• warmupthediesel

      Pro-choice students opinions are heard all of the time…I remember hearing them extremely loudly when they vandalized a pro-life display on south-quad. In fact, I’ve heard more pro-choice people scream “MISOGYNIST” than I have heard pro-life people say “baby-killer”.

      The author doesn’t need to explain current events from the last six years to you. Use the power of a search engine like Google and type “Planned Parenthood undercover videos”…you might have to get through a few top-hitting leftist propaganda pages, but you’ll find the videos eventually.

      • Claire

        To first address the issue of pro-choice people screaming “misogynist,” I can’t say that I have ever heard any instances of this happening either personally or through stories told to me (not to discredit anything you’re saying, just to point out that I cannot think of a single instance in which that has happened). I also don’t think that the term “misogynist” is at all related to the issue of abortion. I understand the arguments of pro-life people, many of whom are women, and I would not even consider calling any pro-lifer I know a misogynist because that’s a word that’s pretty irrelevant to this conversation and I recognize that, much like many other pro-choice people. I will not speak for all pro-choice or all pro-life people, because that would be unfair for me to do, but I would feel comfortable betting that this is not a regular occurrence whatsoever.
        If we’re going to talk about the whole pro-life “baby killer” thing, which I think is fair to discuss since you’ve brought it up, as an additional example of how pro-choice voices are often silenced in our community I would refer to Obama’s commencement speech. For weeks leading up to his arrival, I remember seeing huge banners being flown around town or semi trucks with images on display of aborted fetuses denouncing Obama as this “baby killer.” Even as his speech began, Obama was interrupted by protesters who began chanting about how abortion is murder, which I think is a pretty blatantly clear example of how disinterested a lot of pro-life people are in hearing pro-choice voices.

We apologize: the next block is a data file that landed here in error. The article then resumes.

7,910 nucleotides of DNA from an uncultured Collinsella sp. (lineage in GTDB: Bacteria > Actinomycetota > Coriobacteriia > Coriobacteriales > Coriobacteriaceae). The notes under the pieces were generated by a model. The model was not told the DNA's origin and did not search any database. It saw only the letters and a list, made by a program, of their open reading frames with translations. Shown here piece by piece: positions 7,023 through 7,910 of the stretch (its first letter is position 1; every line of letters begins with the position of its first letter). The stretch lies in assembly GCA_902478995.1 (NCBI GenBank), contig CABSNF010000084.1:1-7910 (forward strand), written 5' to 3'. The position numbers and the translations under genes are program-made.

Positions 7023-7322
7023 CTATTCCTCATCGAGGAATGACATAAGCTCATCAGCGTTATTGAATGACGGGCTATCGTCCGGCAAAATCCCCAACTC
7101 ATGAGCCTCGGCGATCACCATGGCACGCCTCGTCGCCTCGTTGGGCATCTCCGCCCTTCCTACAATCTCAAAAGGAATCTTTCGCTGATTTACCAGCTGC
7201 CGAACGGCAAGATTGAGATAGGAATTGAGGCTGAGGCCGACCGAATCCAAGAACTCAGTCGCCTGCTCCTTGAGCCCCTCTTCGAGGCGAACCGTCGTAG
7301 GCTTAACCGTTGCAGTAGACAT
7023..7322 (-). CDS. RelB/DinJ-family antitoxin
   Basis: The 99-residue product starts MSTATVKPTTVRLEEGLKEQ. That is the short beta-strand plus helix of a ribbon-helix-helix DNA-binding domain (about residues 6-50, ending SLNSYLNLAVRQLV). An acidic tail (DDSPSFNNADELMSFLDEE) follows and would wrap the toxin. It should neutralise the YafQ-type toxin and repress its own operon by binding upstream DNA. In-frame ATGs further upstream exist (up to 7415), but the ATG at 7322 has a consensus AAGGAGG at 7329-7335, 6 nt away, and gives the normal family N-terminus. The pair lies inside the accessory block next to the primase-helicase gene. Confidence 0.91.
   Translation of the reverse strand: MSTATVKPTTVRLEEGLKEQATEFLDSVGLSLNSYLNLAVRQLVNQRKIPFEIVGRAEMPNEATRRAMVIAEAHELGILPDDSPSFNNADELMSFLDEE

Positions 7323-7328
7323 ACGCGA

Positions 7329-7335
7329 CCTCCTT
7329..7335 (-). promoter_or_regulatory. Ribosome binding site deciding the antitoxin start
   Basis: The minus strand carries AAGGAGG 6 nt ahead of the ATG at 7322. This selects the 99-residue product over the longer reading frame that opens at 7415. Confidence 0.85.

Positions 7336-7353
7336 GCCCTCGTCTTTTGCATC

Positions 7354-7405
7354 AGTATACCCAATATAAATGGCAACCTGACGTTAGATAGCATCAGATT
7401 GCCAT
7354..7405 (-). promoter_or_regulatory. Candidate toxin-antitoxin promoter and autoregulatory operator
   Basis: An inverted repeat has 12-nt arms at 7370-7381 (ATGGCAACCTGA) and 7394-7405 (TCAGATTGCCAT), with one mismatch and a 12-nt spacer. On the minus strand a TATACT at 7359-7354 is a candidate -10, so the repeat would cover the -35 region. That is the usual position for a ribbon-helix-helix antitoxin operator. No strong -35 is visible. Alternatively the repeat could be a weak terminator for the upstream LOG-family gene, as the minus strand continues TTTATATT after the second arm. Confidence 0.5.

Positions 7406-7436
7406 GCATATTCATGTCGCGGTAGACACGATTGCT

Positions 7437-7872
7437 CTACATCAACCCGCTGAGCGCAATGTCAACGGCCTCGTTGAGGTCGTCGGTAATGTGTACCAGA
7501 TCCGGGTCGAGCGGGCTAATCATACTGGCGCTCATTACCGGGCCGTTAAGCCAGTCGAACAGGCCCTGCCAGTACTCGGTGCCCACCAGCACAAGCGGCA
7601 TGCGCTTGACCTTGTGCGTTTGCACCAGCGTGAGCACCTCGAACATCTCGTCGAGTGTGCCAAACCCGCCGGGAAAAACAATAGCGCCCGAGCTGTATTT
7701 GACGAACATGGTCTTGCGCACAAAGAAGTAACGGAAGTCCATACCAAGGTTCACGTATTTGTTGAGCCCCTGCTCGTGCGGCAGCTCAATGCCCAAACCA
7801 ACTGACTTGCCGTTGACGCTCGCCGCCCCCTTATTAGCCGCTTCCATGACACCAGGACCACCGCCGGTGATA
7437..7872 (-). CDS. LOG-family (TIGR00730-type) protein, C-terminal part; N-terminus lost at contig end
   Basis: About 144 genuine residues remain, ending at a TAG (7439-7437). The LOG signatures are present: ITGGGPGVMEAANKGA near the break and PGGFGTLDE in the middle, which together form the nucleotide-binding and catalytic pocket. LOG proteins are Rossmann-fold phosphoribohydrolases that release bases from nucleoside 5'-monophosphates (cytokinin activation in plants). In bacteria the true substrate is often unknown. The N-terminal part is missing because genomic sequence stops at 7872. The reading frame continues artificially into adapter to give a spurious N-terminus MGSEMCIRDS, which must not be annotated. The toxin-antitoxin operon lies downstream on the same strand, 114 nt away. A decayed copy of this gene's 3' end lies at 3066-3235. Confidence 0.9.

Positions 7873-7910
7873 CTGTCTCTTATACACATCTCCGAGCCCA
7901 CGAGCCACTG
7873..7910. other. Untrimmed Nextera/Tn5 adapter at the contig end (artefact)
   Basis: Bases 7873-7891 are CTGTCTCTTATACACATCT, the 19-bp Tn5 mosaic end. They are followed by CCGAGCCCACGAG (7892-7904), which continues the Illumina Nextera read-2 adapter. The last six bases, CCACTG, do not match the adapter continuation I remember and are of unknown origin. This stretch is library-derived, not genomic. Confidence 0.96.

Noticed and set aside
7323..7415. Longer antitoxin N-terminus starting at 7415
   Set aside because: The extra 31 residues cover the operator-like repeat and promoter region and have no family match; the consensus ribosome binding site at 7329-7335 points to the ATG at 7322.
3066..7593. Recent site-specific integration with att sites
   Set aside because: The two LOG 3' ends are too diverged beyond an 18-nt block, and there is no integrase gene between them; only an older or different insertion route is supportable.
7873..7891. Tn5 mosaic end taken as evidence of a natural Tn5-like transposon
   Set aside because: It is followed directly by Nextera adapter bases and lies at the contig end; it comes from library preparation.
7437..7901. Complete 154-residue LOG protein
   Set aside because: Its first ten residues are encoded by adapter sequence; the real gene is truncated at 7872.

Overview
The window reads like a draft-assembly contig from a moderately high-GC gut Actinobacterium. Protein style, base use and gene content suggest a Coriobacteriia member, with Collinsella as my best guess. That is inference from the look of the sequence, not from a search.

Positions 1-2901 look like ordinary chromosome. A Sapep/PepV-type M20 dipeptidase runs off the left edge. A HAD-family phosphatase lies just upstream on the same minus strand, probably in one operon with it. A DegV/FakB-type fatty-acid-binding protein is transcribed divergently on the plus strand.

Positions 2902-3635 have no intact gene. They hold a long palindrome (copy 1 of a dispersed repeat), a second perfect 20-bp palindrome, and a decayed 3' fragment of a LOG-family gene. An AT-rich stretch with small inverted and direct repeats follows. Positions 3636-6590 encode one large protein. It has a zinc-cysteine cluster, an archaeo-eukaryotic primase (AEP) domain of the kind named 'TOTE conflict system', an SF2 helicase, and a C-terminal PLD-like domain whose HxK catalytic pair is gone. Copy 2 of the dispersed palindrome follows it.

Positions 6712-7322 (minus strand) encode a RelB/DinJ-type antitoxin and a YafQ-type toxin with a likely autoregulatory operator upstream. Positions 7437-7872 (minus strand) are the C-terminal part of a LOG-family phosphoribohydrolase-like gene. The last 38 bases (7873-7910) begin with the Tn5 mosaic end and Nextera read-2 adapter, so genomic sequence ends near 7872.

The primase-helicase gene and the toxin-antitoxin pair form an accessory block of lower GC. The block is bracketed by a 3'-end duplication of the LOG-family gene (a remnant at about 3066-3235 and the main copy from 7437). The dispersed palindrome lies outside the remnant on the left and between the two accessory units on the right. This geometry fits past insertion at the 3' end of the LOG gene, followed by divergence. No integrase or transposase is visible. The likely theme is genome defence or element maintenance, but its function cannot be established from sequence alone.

Before we get into the Planned Parenthood issue, I think it’s best we first clear the air and get some facts straightened out. The anti-abortion group Center for Medical Progress released these videos in 2015 that had been secretly recorded, after posing as fake representatives of a biotech company to get access to meetings with abortion providers. All of the videos were found to be altered. The CMP claimed that the alterations were due to bathroom breaks and waiting periods and still thought that the videos were sufficient evidence that providers profit from the sale of donated tissues. Investigations in twelve states ensued, and none of them found Planned Parenthood clinics to have sold tissue for profit as the CMP claimed. In fact, in 2016, a Texas jury indicted the CMP founder David Daleiden as well as member Sandra Merritt and found no wrongdoing by Planned Parenthood. Though the charges were eventually dismissed, this year both were charged with 15 felonies in California, one for each of the people they had filmed without consent and one for criminal conspiracy to invade privacy. I’ll post my sources below if you’d like to read more about the trials of these two.
        My whole point really goes back to the idea that pro-choice people are not given much opportunity to voice their opinion in an environment in which they feel comfortable and able to express these ideas. Some local schools even give community service credit to students who stand outside of abortion clinics and protest or block the women trying to go in, and many more volunteers do that on their own volition. When you choose to yell at and shame these women and pro-choicers, it eliminates the platform to have a meaningful conversation and to allow both sides to be heard. I understand that the issue of abortion is an incredibly divided one and likely one that we will not come to a consensus on for quite some time, but I just wish that the environment that has been created is not so hostile toward pro-choice beliefs, especially in a country in which abortion is legal.